President Obama defended U.S. naval and aircraft operations near disputed South China Sea islands claimed by China on Tuesday as new intelligence revealed Beijing recently placed advanced air defense missiles in the Paracels.
"Freedom of navigation must be upheld," Obama said, adding "the United States will continue to fly, sail, and operate wherever international law allows, and we will support the right of all countries to do the same."
The remarks followed a meeting of the Association of Southeast Asian Nations, known as ASEAN, in Sunnylands, Calif. Obama and leaders from 10 ASEAN nations agreed to defend the sea from Chinese encroachment.
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"We discussed the need for tangible steps in the South China Sea to lower tensions, including a halt to further reclamation, new construction, and militarization of disputed areas," Obama said.
The president said the United States would continue to help regional states bolster maritime capabilities and resolve disputes peacefully and legally.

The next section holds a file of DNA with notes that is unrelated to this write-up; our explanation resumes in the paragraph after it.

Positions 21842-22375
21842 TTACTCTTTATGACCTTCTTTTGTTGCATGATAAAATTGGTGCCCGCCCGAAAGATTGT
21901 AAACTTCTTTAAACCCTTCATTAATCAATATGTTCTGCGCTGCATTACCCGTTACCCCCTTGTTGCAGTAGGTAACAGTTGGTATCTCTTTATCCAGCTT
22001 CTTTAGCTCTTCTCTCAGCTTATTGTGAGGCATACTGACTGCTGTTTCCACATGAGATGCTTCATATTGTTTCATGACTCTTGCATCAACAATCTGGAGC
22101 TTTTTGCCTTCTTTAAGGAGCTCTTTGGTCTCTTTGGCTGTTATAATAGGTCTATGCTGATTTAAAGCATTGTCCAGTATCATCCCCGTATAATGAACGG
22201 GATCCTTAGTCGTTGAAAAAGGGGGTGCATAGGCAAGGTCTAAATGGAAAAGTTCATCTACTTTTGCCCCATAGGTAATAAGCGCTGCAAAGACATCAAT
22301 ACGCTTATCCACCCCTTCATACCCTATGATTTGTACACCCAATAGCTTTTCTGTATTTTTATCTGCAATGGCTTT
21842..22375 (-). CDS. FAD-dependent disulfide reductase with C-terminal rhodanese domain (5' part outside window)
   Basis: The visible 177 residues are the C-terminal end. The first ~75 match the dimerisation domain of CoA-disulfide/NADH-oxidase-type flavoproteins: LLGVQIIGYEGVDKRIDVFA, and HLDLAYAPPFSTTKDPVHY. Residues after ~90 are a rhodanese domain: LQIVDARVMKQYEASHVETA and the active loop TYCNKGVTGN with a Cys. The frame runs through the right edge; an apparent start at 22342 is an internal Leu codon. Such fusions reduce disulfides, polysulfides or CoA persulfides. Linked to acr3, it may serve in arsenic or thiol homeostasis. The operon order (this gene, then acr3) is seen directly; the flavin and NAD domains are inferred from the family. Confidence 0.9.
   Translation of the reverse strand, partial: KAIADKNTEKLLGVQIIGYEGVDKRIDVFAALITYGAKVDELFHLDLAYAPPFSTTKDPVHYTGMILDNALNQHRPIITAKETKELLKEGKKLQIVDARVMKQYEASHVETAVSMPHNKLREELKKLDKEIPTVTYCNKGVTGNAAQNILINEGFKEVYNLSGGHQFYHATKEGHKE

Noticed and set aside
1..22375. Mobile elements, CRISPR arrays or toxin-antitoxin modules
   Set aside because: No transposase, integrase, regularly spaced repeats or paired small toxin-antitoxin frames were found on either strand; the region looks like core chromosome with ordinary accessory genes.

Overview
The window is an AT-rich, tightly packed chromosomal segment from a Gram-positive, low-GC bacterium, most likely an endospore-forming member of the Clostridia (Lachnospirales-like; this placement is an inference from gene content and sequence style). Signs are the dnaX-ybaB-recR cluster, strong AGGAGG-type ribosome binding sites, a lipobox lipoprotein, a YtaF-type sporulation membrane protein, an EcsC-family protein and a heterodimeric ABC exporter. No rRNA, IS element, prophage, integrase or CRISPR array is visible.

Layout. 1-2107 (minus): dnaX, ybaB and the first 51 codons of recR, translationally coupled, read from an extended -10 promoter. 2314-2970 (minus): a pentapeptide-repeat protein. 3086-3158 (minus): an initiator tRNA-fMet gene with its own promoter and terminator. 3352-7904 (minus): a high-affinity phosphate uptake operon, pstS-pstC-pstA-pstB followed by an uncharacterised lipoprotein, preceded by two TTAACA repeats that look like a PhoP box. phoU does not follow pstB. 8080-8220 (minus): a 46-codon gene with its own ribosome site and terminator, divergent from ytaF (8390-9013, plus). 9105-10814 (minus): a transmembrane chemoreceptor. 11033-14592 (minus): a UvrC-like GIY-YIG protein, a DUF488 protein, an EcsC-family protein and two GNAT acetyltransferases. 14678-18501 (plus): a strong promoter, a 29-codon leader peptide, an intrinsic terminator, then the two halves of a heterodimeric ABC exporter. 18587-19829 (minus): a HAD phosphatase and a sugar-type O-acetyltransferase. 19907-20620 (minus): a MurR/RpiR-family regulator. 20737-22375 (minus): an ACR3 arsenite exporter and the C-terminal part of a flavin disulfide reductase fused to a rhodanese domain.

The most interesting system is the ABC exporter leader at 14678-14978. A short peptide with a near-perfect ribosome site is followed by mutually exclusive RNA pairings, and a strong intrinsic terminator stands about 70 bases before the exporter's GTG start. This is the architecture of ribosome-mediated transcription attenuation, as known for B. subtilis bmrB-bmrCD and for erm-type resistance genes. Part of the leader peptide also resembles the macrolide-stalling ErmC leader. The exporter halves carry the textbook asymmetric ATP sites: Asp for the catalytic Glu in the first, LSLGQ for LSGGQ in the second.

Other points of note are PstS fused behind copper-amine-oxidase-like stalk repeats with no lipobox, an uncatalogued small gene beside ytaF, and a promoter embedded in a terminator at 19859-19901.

Obama said "the United States will continue to stand with those across Southeast Asia who are working to advance rule of law, good governance, accountable institutions, and the universal human rights of all people."
At the Pentagon, defense officials said recent intelligence revealed that China deployed advanced HQ-9 surface-to-air missiles on Woody Island, in the Paracel island chain in the northwestern part of the sea.
The missile deployment was detected in the past several days, said officials familiar with reports of the deployment.
The buildup of air defense missiles highlights what defense officials said is China’s continuing militarization of disputed islands in the sea.
China has demanded a halt to all U.S. warship transits through the sea, and aerial reconnaissance flights over it.
The HQ-9, known as CSA-9 by the Pentagon, is an advanced anti-aircraft system that can also shoot down short-range missiles.
The missiles are likely to heighten tensions as they could be used against U.S. reconnaissance aircraft that frequently fly over the sea.
Retired Navy Capt. Jim Fanell, a former Pacific Fleet intelligence chief, said the HQ-9 is a formidable air defense missile that can cover 125 miles.